Departing Members Plot Their Next Career Moves

Posted September 18, 2008 at 3:00pm

When the lights go off on this legislative session, Congress will lose eight cardinals on the House Appropriations Committee, at least two former presidential candidates, four women and the Resident Commissioner for Puerto Rico.

The crew of 41 exiting Members — who are retiring, pursuing higher office or lost a primary — is a diverse one. Their post-Congress plans are equally mixed. Some are considering posts in academia, while others are looking to lucrative K Street jobs. Others, who can’t quite shake the campaign bug, are mulling future runs.

“I’ll probably be watching every one of my grandkids’ games,” retiring Rep. Tom Tancredo (R-Colo.) said.

While Tancredo may trade his Congressional seat for a seat in the bleachers, he won’t be on the bench long. The failed presidential candidate expects to use his free time to launch a group dedicated to tightening immigration laws, his marquee issue.

“I will be speaking to anyone who wants to hear about it,” he said.

Another one-time presidential candidate retiring this year is Rep. Duncan Hunter (R-Calif.).

Hardly in his career’s twilight, 38-year-old Rep. Mike Ferguson (R-N.J.) is stepping down after four terms. The three retiring Democrats are Reps. Bud Cramer (Ala.), Darlene Hooley (Ore.) and Mike McNulty (N.Y.).

“I just simply didn’t want to raise the money this year,” Hooley said.

An Energy and Commerce Committee member, Hooley is well- positioned for a consulting job. She said she is considering a handful of part-time offers, adding that, as a health care advocate, she will miss debating issues on the House floor.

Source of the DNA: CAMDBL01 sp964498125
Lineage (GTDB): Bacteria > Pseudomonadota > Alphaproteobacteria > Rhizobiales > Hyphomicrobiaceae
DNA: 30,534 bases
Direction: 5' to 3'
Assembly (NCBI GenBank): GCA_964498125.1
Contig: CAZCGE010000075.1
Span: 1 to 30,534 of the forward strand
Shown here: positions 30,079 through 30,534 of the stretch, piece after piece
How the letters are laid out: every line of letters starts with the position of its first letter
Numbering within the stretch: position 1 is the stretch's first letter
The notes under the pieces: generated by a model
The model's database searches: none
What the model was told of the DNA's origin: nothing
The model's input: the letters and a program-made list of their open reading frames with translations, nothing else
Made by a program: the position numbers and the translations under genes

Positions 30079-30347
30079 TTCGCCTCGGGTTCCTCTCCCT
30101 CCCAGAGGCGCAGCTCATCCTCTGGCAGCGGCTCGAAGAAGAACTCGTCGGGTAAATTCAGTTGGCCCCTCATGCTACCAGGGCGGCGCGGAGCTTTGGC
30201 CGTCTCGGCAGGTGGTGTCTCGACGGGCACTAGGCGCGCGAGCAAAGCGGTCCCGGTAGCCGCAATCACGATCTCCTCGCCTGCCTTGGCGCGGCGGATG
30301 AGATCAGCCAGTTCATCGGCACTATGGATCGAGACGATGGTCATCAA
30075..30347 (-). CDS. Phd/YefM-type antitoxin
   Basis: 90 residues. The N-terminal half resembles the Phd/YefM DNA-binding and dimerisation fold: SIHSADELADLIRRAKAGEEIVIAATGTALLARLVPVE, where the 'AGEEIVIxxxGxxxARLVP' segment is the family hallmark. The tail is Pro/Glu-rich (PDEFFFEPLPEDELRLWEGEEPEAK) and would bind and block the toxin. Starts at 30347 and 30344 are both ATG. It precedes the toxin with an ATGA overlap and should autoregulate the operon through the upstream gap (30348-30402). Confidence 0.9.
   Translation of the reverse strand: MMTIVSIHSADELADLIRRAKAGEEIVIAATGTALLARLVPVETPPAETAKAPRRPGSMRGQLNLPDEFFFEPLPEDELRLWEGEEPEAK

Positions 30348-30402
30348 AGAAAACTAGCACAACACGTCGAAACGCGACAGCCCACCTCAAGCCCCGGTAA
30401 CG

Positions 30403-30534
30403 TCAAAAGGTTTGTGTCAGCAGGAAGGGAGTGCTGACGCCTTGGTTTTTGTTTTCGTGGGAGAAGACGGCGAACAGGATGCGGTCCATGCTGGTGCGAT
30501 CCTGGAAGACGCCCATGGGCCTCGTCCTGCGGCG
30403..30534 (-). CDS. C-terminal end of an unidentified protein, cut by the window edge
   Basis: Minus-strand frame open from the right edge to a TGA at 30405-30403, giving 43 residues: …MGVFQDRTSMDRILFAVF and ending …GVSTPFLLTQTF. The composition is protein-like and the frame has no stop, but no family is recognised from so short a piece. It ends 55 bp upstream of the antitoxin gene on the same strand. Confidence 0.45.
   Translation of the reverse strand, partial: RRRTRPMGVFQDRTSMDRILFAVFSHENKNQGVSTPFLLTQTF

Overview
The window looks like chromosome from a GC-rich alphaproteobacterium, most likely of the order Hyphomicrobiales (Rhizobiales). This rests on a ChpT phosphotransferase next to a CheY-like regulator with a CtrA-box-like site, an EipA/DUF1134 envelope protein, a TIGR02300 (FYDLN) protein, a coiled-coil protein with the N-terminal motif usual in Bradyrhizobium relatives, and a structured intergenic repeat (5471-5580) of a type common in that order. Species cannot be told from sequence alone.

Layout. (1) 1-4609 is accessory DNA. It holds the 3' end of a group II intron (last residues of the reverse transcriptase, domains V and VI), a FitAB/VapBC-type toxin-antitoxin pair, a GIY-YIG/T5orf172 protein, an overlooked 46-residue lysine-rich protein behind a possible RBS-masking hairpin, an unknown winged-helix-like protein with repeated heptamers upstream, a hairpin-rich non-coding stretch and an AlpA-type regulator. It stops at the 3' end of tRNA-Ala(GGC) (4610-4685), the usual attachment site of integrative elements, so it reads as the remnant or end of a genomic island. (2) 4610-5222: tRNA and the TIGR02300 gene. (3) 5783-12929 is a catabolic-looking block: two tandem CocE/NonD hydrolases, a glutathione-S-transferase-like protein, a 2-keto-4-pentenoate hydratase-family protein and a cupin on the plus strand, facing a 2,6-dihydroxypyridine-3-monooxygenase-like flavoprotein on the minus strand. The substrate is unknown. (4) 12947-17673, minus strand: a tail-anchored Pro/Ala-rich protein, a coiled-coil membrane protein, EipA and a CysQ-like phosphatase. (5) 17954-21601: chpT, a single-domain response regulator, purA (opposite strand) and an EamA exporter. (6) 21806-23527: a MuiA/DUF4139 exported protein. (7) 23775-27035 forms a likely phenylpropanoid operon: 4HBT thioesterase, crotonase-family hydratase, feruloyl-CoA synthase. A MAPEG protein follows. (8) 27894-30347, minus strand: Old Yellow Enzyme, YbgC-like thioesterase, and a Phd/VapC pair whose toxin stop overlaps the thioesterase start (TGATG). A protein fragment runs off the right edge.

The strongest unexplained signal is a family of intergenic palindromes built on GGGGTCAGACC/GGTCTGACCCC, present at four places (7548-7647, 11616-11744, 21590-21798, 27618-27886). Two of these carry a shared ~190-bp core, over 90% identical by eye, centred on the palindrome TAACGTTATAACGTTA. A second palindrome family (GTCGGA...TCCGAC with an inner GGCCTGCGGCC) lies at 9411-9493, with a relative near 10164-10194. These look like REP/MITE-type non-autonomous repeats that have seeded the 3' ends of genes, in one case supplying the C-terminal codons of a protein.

“I don’t even want to talk about it because I want to do all that,” Hooley said, ticking off the handful of legislative issues, from energy to health insurance, that are likely to come up in committee next year. “Those are things I’m going to miss. I’ll just have to watch from the sidelines.”

The eight exiting members of the House Appropriations Committee include 18-term Republican Rep. Ralph Regula (Ohio) and five-term Democratic Rep. Tom Udall (N.M.). Regula, 83, will retire to his 200-acre farm outside of Canton and perhaps join the faculty of an area college or university. Udall, meanwhile, is focusing on his Senate race in New Mexico, where he hopes to replace retiring Sen. Pete Domenici (R).

House Members seeking higher office include Resident Commissioner Luis Fortuño (R-Puerto Rico) and Rep. Kenny Hulshof (R-Mo.), who hopes to take over the governor’s mansion in Jefferson City. Rep. Ray LaHood (R-Ill.), the grandson of Lebanese immigrants, maintains he won’t make any plans until after he officially leaves his Congressional post. But that doesn’t keep the appropriator from offering hints at what he’s considering.

“I think people in the [Illinois] Republican Party believe they need a strong candidate to go for governor, and I can’t tell you how many people have encouraged me to look into it,” LaHood said. “I’m going out on top, and there’s something to be said for that.”

Like LaHood, fellow Appropriations Committee member Jim Walsh (R-N.Y.) wants to return to his district, but not to lay the groundwork for a future campaign.

“I don’t want to be chasing votes this fall, I only want to be going after ducks,” said Walsh, a hunting enthusiast.

Walsh pointed to his tenure in local, state and national politics and on the Appropriations Committee as useful highlights in his job search. He has spoken with lobbying firms in Washington and New York and he was not coy to express interest in the private sector.

“There’s a lot of other aspects to lobbying and consulting that can be done,” he said. “I think I’d be foolish if I didn’t at least consider this.”

Rep. Dave Weldon (R-Fla.) is also considering the private sector in Washington or Florida. He’s reached out to the physicians in his former medical group and might shuffle between two jobs beginning next year, depending on salary packages.

“If I have to get on an airplane two or three times a month, and it pays well, then I’ll consider it,” he said. “Of course, I have to talk to my wife.”